If you know that the stock market will crash tomorrow, you should sell your stocks. The problem is that no one knows when that crash will happen and how long it will really last.
There’s a saying that we like to quote from time to time: there are two types of investors – those who think that they can reliably predict when the market will crash, and those who understand that they cannot predict the market, at least not repeatedly.
The Sifter Fund belongs in that latter category.
We don’t have a crystal ball, and we certainly wouldn’t want one.
If you’re certain that the stock market is due for a correction and that the economic tides will soon turn against you, but you’re not willing to roll the dice by exiting the market, you can shape your portfolio to suit your principles.
When the market is at an all-time high, it pays to focus on quality.
Based on historical figures, top-quality companies have been better at maintaining the value of their shares during stock market downturns than the average company.
In fact, a quality-oriented investment strategy is at its best in tumultuous market conditions.
T. Rowe Price divided five hundred large European companies into ten brackets on the basis of specific numerical, quality-oriented criteria and monitored the performance of these portfolios from the beginning of 1996 up to the end of September 2012. The companies that were evaluated as the most high-quality generated the best returns, the second-best companies placed second, and so on.
The best companies provided the best excess returns whenever the stock market took a nosedive.
This also seems to have happened during the market downturn last spring. Sifter’s portfolio of 30 quality companies strengthened and has provided about 6% excess return since the beginning of the year (compared to the benchmark index, MSCI ACWI).
There are several reasons why top-quality companies are able to generate relative excess returns during economic downturns.
The most important factor is that their high-quality business models provide results no matter the market, and these companies are also able to withstand downturns better than the average company.
In fact, one of the most important criteria of the Sifter Fund is having a stable profit model.
A company’s cyclical stability can be the result of having a product or service whose demand does not fluctuate with market cycles.
Traditionally, this has been the domain of strongly branded grocery corporations. Today, several ICT service providers can also be included in this bracket.
For example, the Sifter Fund’s portfolio has long included VeriSign Inc, an American company that manages the .com and .net domain names used by corporations around the world.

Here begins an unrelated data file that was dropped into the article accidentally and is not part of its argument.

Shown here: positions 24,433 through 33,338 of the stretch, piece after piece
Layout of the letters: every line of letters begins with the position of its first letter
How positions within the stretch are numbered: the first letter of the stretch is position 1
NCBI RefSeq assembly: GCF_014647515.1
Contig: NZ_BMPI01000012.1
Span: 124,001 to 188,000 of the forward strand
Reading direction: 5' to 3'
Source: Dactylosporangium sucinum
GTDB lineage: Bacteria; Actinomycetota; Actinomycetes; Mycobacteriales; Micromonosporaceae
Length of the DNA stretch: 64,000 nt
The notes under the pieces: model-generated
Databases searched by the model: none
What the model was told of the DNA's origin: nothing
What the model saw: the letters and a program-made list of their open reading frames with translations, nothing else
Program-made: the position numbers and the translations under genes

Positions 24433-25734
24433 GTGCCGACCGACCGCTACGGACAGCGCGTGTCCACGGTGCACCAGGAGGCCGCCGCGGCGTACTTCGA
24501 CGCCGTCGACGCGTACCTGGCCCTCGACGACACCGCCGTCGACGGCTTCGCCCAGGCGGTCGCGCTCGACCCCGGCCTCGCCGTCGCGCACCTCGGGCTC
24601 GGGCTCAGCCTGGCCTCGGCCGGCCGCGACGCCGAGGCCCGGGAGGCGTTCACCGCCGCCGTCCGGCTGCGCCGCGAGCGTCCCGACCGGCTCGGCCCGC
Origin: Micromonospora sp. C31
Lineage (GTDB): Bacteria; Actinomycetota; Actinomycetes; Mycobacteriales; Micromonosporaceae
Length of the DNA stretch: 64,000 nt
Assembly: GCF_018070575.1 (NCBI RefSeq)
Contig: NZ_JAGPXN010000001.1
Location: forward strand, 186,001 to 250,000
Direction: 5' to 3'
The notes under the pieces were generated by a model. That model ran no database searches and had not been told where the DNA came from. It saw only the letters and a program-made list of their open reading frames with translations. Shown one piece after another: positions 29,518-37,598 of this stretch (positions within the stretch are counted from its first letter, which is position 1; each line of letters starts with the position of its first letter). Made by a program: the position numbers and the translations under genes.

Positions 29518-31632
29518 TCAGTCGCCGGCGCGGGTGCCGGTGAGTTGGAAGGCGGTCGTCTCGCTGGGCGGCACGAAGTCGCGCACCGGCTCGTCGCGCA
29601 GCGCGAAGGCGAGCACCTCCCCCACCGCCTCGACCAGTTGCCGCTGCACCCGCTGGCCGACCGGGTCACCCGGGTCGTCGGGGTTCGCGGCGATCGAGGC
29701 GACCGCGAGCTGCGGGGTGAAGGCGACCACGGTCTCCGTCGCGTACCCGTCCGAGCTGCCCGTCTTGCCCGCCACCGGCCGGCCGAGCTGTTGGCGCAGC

After all, few companies are willing to shutter their websites, even in a recession.
In addition, top-quality companies possess competitive advantages that help exclude them from the type of price competition that usually impacts any overly crowded sectors of the market whenever supply exceeds demand.
Since the return on invested capital for top-quality companies is so high, they can generate good results even when their profitability takes a hit. Any low-profit companies that are subjected to the same conditions are likely to go into the red.
High return on capital figures – e.g. ROIC and ROE – are the keys to identifying a top-quality company, especially when it has very little debt.
Top-quality companies are also the relative winners of a bear market because investors value stability in times of hardship.
Since top-quality companies operate in ways that are easier to predict, people are more likely to invest in them.
Even those investors who seek extra earnings potential from fledgling or harder-to-predict companies in a bull market will focus on quality when the market takes a turn for the worse.
Financially stable companies with little to no debt will not need fret if it suddenly becomes harder to tap into additional financing. On the contrary, they can reap the benefits provided by their financial stability while their competitors run headfirst into trouble.
When the times get tough, a market leader can solidify its position even further.
One key reason to invest in quality is peace of mind.
Even if the share price of an exceptional company were to fall rapidly, you can still feel secure in the knowledge that a great company will always generate returns to its owners.
When the market calms down, the share prices of great companies usually rise the fastest. The greatest losses are made when an investor forgets what they know and loses their nerve.
CEO, Sifter Capital Oy
This article was first published in Finnish on 10 February 2020 on the website of Arvopaperi, Finland’s premier financial publication.